Google Inc., owner of the world’s most popular search engine, completed the purchase of New York’s 111 Eighth Ave. as the company expands its presence in Manhattan.
Taconic Investment Partners, Jamestown Properties and the New York State Common Retirement Fund sold the building, the companies said in a statement today. They didn’t disclose terms.
Google agreed to pay about $1.8 billion for the property, where it is the largest tenant, a person with knowledge of the deal said earlier this month. That would make it the biggest transaction this year involving a single U.S. building, according to Real Capital Analytics Inc., a New York-based real estate research firm.
“This is a great real estate investment in a thriving neighborhood and fantastic city,” David Radcliffe, Google’s vice president of real estate and workplace services, wrote on the company’s blog. “We’re excited to continue to build our presence there.”
Google, based in Mountain View, California, hired Taconic’s management company to operate the building, Radcliffe said.
The company’s shares rose $2.42 to $605.49 at 4 p.m. New York time in Nasdaq Stock Market trading. The stock has fallen 2.3 percent this year.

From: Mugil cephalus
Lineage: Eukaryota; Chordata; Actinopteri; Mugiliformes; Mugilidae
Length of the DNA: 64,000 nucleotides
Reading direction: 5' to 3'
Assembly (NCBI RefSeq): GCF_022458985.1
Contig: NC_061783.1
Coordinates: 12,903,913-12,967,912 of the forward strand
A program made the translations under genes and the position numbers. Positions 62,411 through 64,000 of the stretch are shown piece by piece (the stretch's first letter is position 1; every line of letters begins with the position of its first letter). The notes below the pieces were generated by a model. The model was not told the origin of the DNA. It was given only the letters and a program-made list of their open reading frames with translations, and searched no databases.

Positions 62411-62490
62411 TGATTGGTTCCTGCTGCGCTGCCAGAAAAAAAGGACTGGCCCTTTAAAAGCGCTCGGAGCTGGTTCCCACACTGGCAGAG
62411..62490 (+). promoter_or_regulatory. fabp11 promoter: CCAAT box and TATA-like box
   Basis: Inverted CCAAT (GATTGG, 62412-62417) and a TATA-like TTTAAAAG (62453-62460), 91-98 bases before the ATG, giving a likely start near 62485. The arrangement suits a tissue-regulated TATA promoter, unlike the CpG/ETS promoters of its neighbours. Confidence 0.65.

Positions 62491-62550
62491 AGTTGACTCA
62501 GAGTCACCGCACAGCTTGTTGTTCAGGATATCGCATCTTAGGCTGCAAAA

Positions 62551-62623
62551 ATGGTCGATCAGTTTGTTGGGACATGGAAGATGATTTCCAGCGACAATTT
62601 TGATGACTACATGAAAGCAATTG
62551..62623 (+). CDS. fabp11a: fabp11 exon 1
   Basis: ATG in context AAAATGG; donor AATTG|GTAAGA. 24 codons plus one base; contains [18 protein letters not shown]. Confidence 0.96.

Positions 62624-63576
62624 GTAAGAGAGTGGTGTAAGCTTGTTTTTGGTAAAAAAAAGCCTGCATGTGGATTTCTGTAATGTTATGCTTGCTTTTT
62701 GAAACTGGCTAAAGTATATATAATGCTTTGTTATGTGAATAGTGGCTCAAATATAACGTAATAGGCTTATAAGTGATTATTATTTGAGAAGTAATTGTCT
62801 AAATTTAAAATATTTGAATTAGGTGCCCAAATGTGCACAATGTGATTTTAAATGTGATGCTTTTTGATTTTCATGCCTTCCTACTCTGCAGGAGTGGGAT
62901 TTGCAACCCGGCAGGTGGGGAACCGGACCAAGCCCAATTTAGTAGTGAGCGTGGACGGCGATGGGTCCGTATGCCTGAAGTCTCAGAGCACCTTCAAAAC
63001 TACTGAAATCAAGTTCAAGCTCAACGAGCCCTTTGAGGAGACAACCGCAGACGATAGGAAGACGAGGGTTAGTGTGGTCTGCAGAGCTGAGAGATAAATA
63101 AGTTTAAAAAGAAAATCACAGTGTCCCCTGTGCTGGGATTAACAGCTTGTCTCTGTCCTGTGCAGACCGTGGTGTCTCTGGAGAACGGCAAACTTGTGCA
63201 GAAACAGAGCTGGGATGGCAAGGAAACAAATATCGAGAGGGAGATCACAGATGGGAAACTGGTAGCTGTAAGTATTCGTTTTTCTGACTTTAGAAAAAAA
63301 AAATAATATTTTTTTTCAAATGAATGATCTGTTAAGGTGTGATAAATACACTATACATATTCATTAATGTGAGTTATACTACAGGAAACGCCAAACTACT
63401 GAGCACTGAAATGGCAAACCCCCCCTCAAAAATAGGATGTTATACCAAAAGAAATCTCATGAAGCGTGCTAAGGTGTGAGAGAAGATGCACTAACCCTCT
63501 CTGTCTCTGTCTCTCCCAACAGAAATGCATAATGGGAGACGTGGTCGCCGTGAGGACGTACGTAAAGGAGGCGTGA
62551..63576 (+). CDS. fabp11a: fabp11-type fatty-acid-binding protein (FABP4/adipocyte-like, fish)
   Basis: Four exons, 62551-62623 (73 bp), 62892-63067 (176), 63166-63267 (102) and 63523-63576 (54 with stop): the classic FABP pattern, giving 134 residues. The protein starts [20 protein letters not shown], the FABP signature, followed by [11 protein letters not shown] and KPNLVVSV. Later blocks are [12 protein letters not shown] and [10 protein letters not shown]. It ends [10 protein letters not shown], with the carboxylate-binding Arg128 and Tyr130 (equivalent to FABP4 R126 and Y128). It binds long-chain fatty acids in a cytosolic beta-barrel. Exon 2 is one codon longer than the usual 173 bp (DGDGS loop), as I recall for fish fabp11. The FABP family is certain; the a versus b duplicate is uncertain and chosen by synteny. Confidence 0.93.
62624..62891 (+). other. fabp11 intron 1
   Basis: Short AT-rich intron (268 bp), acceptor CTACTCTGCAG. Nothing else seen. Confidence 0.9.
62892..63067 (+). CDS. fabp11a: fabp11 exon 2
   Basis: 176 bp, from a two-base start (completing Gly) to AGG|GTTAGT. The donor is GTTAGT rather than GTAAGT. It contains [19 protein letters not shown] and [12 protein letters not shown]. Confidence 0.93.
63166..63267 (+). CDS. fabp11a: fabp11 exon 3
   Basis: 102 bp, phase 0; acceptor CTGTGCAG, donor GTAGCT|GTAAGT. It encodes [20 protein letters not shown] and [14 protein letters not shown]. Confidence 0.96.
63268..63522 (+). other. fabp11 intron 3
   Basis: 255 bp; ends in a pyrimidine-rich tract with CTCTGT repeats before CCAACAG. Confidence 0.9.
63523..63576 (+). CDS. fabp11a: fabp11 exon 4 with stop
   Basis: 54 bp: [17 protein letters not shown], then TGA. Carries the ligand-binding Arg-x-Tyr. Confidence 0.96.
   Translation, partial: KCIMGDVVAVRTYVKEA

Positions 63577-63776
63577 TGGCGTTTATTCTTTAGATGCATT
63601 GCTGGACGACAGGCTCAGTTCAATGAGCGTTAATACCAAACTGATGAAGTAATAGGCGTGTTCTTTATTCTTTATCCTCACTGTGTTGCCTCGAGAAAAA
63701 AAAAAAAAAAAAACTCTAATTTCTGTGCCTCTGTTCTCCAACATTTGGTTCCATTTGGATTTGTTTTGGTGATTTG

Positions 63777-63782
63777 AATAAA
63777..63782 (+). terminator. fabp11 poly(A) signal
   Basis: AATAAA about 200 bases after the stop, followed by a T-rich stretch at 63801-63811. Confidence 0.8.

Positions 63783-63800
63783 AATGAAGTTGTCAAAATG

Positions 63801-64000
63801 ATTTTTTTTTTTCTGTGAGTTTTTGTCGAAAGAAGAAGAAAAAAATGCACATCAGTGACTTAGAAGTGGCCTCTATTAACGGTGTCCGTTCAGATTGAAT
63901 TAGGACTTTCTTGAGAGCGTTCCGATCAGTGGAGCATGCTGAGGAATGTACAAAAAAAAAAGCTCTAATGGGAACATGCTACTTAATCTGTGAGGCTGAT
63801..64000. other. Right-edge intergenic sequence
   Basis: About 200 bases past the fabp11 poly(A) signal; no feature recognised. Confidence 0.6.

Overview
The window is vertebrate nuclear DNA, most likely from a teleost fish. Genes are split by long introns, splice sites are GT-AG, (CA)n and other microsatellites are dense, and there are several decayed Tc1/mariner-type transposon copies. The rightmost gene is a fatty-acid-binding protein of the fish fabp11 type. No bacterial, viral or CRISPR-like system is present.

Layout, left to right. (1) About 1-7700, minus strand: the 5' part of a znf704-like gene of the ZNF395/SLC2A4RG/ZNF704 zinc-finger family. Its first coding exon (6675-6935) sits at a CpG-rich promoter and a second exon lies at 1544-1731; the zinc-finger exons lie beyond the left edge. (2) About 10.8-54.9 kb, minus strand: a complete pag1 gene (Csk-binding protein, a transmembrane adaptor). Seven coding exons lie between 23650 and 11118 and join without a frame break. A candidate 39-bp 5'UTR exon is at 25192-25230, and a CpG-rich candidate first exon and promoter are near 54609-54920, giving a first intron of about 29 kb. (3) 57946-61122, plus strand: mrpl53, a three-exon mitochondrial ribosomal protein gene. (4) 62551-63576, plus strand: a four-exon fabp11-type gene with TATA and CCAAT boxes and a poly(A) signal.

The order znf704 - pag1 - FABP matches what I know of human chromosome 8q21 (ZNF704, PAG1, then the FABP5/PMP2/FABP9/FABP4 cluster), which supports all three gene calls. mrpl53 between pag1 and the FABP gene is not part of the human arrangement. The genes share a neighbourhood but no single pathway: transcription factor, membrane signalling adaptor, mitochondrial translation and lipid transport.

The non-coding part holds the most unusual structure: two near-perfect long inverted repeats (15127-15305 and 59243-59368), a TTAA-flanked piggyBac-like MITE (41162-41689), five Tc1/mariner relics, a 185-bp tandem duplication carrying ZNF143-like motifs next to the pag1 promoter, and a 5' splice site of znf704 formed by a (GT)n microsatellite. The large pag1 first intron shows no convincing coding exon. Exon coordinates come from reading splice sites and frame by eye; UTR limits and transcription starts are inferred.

The building at 111 Eighth takes up an entire block between West 15th and 16th streets in the Chelsea section of Manhattan, south of Midtown. The former industrial warehouse has 2.94 million square feet (273,000 square meters), according to Real Capital. At that size, it has more floor space than the Empire State Building.
Google, with more than 2,000 employees in the neighborhood, occupies about 550,000 square feet at 111 Eighth. The company intends to take more space as it becomes available, the person with knowledge of the deal said Dec. 2.
Poornima Gupta, a spokeswoman for Google, declined to comment on the occupancy plans.
Other tenants in the building include WebMD, Nike Inc., Deutsche Advertising, Lifetime Networks, and Armani Exchange. Taconic acquired it in 1998 and did $68 million of capital improvements, the sellers said in their statement.
The building, completed in 1932, was originally a freight terminal serving the city’s Hudson River piers.
The sellers were represented by Doug Harmon, senior managing director at Eastdil Secured LLC. Google was represented by Stephen Siegel, Darcy Stacom and William Shanahan of CB Richard Ellis Group Inc.